In Data We Trust

Updated: Feb 11


Words by Isabel O’Brien 

The rapid digital transformation of the pandemic has fueled fresh opportunities for the pharmaceutical industry to collect and harness data, but this venture must be approached with a strong consideration for consent and preference management


If the world could be broken down into two sets of individuals, the dividing line might fall between those who are big-picture thinkers and those who prefer to bring that picture to life. The flourishing of innovation is dependent on both of these characters executing their functions successfully, and in the world of data, it is crucial to align vision with prudence. The pharmaceutical industry has big ambitions for data in the wake of recent rapid digital transformation, but it must be cautious to nail the nitty-gritty detail to ensure that any data-driven strategy is built compliantly and wins the trust of its intended stakeholders.


The industry has always been data-driven in its drug discovery and development processes, but the digital transformation of the past two years has brought to light new data sources that could transform current sales and marketing models. A survey by GlobalData suggests that the implementation of artificial intelligence in sales and marketing will achieve a bigger uptake in the next few years – up by 4% from a current use rate of 18%. An eruption is coming, but for AI systems to improve relationships and engage with healthcare professionals, the matter of consent and preference management must be carefully managed.


Speaking at ‘Reuters Events: Pharma 2021’, Patrick Markt-Niederreiter, Head of Digital Excellence, Daiichi Sankyo Europe, explains: “Very often we focus or start on what we would like to achieve.” While ambition is needed to drive transformation in the world of data, he emphasises the importance of forward planning when looking to advance a strategy of this kind.


Very often we focus or start onwhat we would like to achieve

While AI platforms that target HCPs and allow for greater personalisation are beneficial to both parties, Markt-Niederreiter says an idea for a new model is all well and good until you realise that “you only have the consent of 4-5% of your customers”. He recommends that companies build and utilise customer databases based on opt-in models, rather than attempting to harness the data of individuals who have not willingly consented to being contacted.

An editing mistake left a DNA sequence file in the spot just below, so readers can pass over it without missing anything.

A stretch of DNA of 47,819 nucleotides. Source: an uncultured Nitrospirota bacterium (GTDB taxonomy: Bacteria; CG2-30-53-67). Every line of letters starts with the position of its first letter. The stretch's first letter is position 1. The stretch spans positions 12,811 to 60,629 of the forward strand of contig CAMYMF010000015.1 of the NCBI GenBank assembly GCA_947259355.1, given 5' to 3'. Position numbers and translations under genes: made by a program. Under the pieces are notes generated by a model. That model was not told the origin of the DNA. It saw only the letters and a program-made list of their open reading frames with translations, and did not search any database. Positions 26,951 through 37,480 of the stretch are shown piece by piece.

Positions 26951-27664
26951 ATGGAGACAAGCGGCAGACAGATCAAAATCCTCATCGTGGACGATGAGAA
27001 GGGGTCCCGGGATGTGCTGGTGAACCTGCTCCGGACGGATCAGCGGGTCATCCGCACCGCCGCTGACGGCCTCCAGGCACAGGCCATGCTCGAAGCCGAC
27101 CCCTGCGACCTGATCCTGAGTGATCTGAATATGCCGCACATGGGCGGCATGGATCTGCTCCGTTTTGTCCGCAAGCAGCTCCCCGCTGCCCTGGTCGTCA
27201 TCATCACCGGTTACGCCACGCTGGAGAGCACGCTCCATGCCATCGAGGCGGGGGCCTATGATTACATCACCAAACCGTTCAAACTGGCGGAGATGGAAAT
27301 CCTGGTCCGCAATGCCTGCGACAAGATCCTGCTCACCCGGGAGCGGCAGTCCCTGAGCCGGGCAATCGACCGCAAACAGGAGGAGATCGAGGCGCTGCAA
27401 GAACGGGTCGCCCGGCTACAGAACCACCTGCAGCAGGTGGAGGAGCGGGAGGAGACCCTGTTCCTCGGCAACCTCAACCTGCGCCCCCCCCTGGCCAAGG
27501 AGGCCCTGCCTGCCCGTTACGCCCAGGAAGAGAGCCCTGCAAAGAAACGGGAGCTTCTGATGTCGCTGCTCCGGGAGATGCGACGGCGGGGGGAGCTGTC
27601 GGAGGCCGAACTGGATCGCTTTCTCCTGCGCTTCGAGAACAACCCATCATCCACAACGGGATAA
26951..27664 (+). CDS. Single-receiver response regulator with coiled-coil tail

Not only must companies strive to proactively gather consent from the outset, it is also vital to maintain trust with HCPs by enabling them to know how their data will be used. “Trust is built on transparency,” says Glenn Jackson, CEO, Syrenis. He explains that pharma companies must be transparent about how HCPs will be contacted, as well as giving their customers the ability to revoke their consent at any point. Consent management platforms like Syrenis are one way that this is trust cycle can be built: data can be viewed, amended or revoked in real time.


Another consideration lies in the challenge of navigating different privacy regulations around the world. “Data privacy regulations are constantly evolving,” says Jackson. He cites the California Consumer Privacy Act, which is set to be superseded by the California Privacy Rights Act in 2023. Advancements include the addition of various facets of the EU’s GDPR, such as minimising the volume of data that is collected and only storing it for as long as viably needed. The right to data portability is also being extended so that companies must send any data they have on an individual in an easily digestible format. Other privacy acts in the US and Canada are also heading for overhauls and companies must therefore be responsive to changes that are on the horizon.


“Artificial intelligence will play a key role in healthcare, but that will only be the case if doctors trust it,” says Nick Passey, Vice President, Commercial Digital and IT, AstraZeneca, also speaking at the Reuters event. The industry must stay focused on creative ideation, but also implore rigorous privacy standards to ensure trust is upheld. The process is not unlike building a tower of cards: if these two strands can work in tandem, the base will be sturdy enough to add additional layers of sophistication.